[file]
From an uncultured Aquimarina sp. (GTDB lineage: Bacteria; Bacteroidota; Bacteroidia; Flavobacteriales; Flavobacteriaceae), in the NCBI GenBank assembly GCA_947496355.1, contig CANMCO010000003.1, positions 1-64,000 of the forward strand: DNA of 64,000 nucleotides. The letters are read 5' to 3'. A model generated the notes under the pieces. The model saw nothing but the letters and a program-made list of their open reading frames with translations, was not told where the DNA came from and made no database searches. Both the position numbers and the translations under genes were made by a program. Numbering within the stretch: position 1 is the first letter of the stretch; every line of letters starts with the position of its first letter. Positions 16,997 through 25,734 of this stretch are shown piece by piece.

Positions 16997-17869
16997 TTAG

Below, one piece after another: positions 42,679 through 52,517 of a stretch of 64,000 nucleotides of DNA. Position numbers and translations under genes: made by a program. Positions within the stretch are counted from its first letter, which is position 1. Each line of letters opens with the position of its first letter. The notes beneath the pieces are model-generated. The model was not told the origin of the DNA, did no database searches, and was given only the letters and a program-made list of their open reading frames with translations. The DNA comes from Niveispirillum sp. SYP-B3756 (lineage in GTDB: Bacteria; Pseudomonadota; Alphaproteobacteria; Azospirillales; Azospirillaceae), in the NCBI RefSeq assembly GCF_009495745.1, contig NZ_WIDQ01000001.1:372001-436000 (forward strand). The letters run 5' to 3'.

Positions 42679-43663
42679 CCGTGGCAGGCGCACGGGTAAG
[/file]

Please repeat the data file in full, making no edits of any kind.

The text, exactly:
From an uncultured Aquimarina sp. (GTDB lineage: Bacteria; Bacteroidota; Bacteroidia; Flavobacteriales; Flavobacteriaceae), in the NCBI GenBank assembly GCA_947496355.1, contig CANMCO010000003.1, positions 1-64,000 of the forward strand: DNA of 64,000 nucleotides. The letters are read 5' to 3'. A model generated the notes under the pieces. The model saw nothing but the letters and a program-made list of their open reading frames with translations, was not told where the DNA came from and made no database searches. Both the position numbers and the translations under genes were made by a program. Numbering within the stretch: position 1 is the first letter of the stretch; every line of letters starts with the position of its first letter. Positions 16,997 through 25,734 of this stretch are shown piece by piece.

Positions 16997-17869
16997 TTAG

Below, one piece after another: positions 42,679 through 52,517 of a stretch of 64,000 nucleotides of DNA. Position numbers and translations under genes: made by a program. Positions within the stretch are counted from its first letter, which is position 1. Each line of letters opens with the position of its first letter. The notes beneath the pieces are model-generated. The model was not told the origin of the DNA, did no database searches, and was given only the letters and a program-made list of their open reading frames with translations. The DNA comes from Niveispirillum sp. SYP-B3756 (lineage in GTDB: Bacteria; Pseudomonadota; Alphaproteobacteria; Azospirillales; Azospirillaceae), in the NCBI RefSeq assembly GCF_009495745.1, contig NZ_WIDQ01000001.1:372001-436000 (forward strand). The letters run 5' to 3'.

Positions 42679-43663
42679 CCGTGGCAGGCGCACGGGTAAG